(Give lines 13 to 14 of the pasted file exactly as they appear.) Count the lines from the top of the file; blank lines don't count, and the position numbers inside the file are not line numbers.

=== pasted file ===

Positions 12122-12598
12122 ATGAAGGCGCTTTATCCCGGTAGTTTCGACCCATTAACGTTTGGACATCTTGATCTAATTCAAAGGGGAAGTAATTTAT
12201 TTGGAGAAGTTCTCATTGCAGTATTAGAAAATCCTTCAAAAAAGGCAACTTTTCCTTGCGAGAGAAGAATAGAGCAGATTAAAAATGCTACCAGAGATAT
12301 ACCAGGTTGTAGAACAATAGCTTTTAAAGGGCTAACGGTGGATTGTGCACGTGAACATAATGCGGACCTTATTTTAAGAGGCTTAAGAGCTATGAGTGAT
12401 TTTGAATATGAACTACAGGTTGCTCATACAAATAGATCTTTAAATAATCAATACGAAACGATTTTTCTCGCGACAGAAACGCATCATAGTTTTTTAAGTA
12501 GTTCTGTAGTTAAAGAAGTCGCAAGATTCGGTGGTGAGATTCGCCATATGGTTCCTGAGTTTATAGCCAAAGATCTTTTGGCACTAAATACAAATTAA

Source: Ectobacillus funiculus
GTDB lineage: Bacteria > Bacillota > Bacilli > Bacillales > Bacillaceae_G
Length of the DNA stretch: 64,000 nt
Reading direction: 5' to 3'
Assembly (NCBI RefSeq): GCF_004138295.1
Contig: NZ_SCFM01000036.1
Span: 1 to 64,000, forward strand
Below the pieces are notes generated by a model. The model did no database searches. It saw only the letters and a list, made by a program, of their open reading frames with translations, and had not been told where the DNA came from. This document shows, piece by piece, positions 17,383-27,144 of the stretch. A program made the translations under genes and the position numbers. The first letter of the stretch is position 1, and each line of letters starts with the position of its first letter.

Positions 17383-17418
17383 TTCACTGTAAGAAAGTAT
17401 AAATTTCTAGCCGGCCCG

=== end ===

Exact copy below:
Span: 1 to 64,000, forward strand
Below the pieces are notes generated by a model. The model did no database searches. It saw only the letters and a list, made by a program, of their open reading frames with translations, and had not been told where the DNA came from. This document shows, piece by piece, positions 17,383-27,144 of the stretch. A program made the translations under genes and the position numbers. The first letter of the stretch is position 1, and each line of letters starts with the position of its first letter.